Thursday, January 2, 2020

THE BRIDGE :: Enza Gandolfo

A version of this review previously appeared in Shelf Awareness and is republished here with permission.

On October 15, 1970, a span of the West Gate Bridge in Melbourne collapsed during construction, killing 35 workers and sucking countless souls into the aftermath. Out of one of Australia's worst industrial accidents, Enza Gandolfo crafts a novel that imagines the long-term fallout as the 40th anniversary of the catastrophe approaches.

Newlywed Antonello was one of the survivors, an Italian immigrant trying to be "Australiani," working as a rigger high atop the structure. Nello lost friends and his father-figure foreman; he gained anger, depression and guilt--they had all known things weren't right with the bridge. In 2009, Nello is a grandfather with a lovely family. But he's just "partly human," unable to be the man he intended, emotionally blocked and haunted by persistent nightmares about falling: "There was no escaping the bridge."

Across town, single mother Mandy is struggling to get by with her 18-year-old daughter, Jo. Like Nello, Mandy sees signs of trouble but fails to speak out. The cost of staying silent is a tragedy that locks the two families together.

In The Bridge, Gandolfo tenderly explores the repercussions of trauma, providing a tribute to the men who built the bridge and their long-suffering families. Shortlisted for the 2019 Stella Prize, The Bridge is a gripping look at life through the prism of grief and blame.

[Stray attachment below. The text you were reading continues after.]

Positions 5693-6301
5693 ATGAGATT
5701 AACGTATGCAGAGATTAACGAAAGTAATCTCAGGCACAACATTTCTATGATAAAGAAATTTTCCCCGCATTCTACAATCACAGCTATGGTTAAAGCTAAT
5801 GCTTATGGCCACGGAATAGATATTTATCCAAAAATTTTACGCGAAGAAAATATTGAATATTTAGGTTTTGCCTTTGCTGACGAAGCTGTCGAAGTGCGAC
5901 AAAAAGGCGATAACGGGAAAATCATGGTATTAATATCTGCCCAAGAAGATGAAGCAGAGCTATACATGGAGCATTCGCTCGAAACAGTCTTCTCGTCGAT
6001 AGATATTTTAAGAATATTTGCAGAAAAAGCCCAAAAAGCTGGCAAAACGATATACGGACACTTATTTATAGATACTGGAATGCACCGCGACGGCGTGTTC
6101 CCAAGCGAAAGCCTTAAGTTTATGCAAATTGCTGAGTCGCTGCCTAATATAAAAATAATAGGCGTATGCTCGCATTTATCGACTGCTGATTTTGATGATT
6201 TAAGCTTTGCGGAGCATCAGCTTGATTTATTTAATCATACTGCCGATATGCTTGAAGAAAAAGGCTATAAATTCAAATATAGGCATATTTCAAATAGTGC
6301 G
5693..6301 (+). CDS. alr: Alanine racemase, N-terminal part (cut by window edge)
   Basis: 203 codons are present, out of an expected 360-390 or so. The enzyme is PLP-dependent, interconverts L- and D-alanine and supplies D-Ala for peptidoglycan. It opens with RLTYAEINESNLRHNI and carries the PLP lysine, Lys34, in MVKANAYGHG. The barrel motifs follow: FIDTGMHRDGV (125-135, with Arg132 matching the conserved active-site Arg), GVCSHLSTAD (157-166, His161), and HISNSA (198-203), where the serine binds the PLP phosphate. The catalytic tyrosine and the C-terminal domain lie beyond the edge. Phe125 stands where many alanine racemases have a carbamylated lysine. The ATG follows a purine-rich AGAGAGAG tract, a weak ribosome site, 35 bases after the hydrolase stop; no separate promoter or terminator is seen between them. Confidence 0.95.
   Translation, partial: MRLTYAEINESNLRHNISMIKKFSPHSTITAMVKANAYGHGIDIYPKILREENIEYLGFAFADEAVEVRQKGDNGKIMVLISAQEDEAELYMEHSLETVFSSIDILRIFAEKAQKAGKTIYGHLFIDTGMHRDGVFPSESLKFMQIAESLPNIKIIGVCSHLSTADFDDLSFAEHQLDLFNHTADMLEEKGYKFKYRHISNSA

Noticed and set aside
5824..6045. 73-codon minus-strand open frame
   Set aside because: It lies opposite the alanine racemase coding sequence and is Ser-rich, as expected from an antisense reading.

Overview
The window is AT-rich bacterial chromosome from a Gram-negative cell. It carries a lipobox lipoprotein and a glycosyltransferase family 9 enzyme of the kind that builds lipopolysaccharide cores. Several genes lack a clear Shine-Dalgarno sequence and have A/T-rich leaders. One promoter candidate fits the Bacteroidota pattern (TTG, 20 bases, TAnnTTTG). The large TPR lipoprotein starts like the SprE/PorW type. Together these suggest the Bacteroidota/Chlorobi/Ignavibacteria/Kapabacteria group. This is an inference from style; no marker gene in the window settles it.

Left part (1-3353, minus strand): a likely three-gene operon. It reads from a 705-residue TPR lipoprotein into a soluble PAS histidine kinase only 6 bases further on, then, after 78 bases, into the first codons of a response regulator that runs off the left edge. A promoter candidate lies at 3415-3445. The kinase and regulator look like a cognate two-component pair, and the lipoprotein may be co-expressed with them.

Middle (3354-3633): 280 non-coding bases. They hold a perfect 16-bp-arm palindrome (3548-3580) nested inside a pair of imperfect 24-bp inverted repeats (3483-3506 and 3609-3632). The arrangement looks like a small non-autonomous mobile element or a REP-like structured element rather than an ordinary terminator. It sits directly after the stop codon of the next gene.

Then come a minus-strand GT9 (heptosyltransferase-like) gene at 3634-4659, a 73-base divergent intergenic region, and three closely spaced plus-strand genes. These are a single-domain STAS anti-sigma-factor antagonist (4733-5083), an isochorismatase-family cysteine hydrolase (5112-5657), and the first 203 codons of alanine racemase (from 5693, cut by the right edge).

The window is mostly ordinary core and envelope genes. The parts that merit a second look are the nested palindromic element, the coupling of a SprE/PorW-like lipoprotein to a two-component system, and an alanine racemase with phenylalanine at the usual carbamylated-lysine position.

STREET SENSE: I was unaware of the West Gate Bridge tragedy, to my shame. The Bridge helped me learn about an important event in Australian history through a lovely and painful story of relationships, grief and healing.

A FAVORITE PASSAGE:  As if orchestrated by a callous conductor, the morning came crashing into the room.

COVER NERD SAYS:  These three images make sense with respect to the story, but they make for a busy cover. A bit busy for me, and I honestly didn't pay them much attention until I looked at the cover for this section of the review. I'm glad the title and author are in large, crisp font. While the images are likely Nello and Jo in their respective early years, without knowing the story they don't do much to grab me like perhaps a graphic image of the bridge might have.

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About Malcolm Avenue Review

I was lucky enough to be born and raised in a nifty, oak-shaded ranch house on Malcolm Avenue, a wide-laned residential street with little through traffic, located amid the foothills of Northern California. It was on that street and in that house I learned most of my adolescent life lessons, and many grown-up ones to boot. Malcolm Avenue was "home" for more than thirty years.

It was on Malcolm Avenue, through and with my family and the other families that made up our neighborhood of characters, that I first learned about and gained an appreciation for the things I continue to love the most to this day: music, animals, photography, sports, television/movies and, of course, books.

I owe a debt of gratitude to that life on Malcolm Avenue. It gave me a sense of community and friendship, support and adventure. For better and worse, life on that street likely had the biggest impact on the person I've become. So this blog, and the things I write here, are all, at their base level, a little bit of a love letter to Malcolm Avenue.


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